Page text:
INTRODUCTION — Optic pathway gliomas (OPGs; also referred to as optic gliomas) are low-grade astrocytic tumors that occur in the optic nerve, chiasm, or both. They occur sporadically and in patients with neurofibromatosis type 1 (NF1). Although often indolent, OPGs can cause clinical symptoms due to mass effect and visual loss.
The classification, diagnosis, natural history, and management of OPGs will be reviewed here. Diagnosis and management of NF1 are reviewed separately. (See "Neurofibromatosis type 1 (NF1): Pathogenesis, clinical features, and diagnosis" and "Neurofibromatosis type 1 (NF1): Management and prognosis".)
EPIDEMIOLOGY — OPGs account for approximately 2 percent of cerebral gliomas. They are typically slow-growing neoplasms that occur mainly in children, with 90 percent diagnosed before the age of 20 and 75 percent before the age of 10 .
CLASSIFICATION — OPGs are classified by anatomic location and by whether or not they are associated with neurofibromatosis type 1 (NF1; von Recklinghausen disease).
Location — Low-grade gliomas may involve the anterior visual pathway (optic nerves or more anteriorly) in 25 to 35 percent of cases or the posterior visual pathway (chiasm and postchiasmal extension).
Anterior visual pathway — Anterior tumors can be subdivided into orbital, intracanalicular, and intracranial prechiasmal lesions . These tumors occur most frequently in prepubescent children, and most are classified as pilocytic astrocytomas . (See "Classification and pathologic diagnosis of gliomas, glioneuronal tumors, and neuronal tumors".)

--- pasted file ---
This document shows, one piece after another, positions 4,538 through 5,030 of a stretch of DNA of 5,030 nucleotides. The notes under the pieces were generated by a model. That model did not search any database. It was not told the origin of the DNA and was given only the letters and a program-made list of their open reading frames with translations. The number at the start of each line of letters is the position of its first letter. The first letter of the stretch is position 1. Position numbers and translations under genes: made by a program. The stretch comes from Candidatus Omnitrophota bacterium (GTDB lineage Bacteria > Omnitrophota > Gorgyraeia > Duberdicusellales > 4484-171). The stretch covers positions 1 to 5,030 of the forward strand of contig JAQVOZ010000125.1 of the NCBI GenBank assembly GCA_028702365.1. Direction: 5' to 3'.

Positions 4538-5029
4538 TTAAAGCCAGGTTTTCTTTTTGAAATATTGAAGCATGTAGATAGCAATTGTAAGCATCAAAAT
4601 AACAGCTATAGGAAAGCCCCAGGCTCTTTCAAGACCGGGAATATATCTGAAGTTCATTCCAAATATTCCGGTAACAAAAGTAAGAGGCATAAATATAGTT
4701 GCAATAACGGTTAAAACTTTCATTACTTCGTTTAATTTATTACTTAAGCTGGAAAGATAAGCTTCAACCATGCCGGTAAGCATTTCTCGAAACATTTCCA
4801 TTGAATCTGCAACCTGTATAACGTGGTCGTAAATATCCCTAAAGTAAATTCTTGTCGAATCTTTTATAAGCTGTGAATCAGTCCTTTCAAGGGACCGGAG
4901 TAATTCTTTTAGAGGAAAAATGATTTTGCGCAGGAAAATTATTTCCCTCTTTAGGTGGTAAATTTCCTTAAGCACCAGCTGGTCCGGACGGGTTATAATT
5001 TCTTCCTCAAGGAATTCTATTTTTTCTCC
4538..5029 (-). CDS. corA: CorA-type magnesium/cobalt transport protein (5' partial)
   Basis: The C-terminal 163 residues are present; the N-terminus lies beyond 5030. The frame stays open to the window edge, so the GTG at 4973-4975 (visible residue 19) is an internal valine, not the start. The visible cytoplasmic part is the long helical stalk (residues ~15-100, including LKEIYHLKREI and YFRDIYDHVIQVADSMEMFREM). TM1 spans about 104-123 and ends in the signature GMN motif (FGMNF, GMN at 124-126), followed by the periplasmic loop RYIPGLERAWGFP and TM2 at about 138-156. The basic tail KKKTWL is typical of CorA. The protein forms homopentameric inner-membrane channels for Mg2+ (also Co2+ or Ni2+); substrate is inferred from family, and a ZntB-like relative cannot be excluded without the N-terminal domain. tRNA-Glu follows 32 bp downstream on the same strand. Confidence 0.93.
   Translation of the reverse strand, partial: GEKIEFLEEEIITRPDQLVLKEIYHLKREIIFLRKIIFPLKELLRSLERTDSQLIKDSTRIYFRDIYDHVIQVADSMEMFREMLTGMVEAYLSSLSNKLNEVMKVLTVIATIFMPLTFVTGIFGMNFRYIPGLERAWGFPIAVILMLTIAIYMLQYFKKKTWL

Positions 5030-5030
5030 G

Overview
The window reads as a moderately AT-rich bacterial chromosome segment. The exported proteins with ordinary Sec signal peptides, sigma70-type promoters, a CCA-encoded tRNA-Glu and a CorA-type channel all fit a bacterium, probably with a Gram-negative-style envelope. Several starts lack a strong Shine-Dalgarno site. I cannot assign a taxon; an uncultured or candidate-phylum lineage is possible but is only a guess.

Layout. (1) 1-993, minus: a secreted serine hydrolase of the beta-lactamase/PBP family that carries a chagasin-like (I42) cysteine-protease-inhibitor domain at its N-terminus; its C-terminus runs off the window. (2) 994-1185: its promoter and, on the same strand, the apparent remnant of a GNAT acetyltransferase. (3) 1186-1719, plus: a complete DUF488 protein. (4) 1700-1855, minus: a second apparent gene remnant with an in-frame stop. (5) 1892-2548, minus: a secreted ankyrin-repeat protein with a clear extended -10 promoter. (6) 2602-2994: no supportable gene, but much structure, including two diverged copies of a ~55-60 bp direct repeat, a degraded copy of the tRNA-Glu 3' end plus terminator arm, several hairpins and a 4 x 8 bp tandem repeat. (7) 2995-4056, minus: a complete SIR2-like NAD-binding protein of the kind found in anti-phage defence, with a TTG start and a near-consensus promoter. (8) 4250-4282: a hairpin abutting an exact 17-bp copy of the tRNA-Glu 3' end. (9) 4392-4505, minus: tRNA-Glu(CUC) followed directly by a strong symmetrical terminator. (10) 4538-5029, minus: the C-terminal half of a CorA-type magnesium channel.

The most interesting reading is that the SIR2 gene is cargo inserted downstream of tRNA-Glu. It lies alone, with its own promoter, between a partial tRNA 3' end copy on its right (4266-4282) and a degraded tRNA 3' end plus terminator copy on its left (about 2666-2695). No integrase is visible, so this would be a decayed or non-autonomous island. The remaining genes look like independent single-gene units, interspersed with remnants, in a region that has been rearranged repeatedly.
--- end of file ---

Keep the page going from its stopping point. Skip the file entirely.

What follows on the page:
The tumor may appear as either an infiltrative lesion or one that is sharply demarcated from the normal optic nerve. Invasion of the leptomeninges or a dense fibroblastic reaction is frequently seen. As the tumor progresses, it compresses the optic nerve. As a result, the optic nerve becomes demyelinated and optic atrophy develops.
Posterior visual pathway — Posterior tumors may arise in the optic chiasm, hypothalamus, or anterior third ventricle . Chiasmal and hypothalamic lesions present at a mean age of approximately three years. Histologically, these are typically pilocytic astrocytomas. Occasionally, gangliogliomas occur [4-6].
Association with neurofibromatosis — OPGs are the most common central nervous system tumors associated with NF1. If all children underwent screening, estimates indicate that OPGs would be found in 15 percent of those with NF1 [7,8]. NF1 tumors more commonly involve the anterior visual pathway, while tumors in NF1-negative children are more frequent in the posterior visual pathway .
The natural history and clinical presentation of OPGs in patients with NF1, along with the potential role of screening, are discussed separately. (See "Neurofibromatosis type 1 (NF1): Pathogenesis, clinical features, and diagnosis", section on 'Optic pathway gliomas'.)
However, most evidence supports their designation as true, slow-growing neoplasms:
●OPGs are virtually identical histologically to pilocytic astrocytomas seen elsewhere in the nervous system . Sporadic pilocytic astrocytomas often have a tandem duplication of chromosome 7q34 and associated BRAF-KIAA fusion gene, which is relevant for targeted therapy [12,13]. (See "Uncommon brain tumors", section on 'Pilocytic astrocytoma' and 'Role of targeted therapies' below.)
●Their clinical behavior may be aggressive; this is never observed with hamartomas.
●Allelic chromosomal loss occurs in some pilocytic astrocytomas, suggesting that they are clonal lesions arising from inactivation of a tumor suppressor gene. As an example, loss of chromosome 17q (the location of the neurofibromatosis type 1 [NF1] gene) is demonstrable in some cases, even in patients without NF1 or NF2-related schwannomatosis (NF2), suggesting some link between this gene and tumor development .
●BRAF duplications have been identified in approximately 70 percent of cases .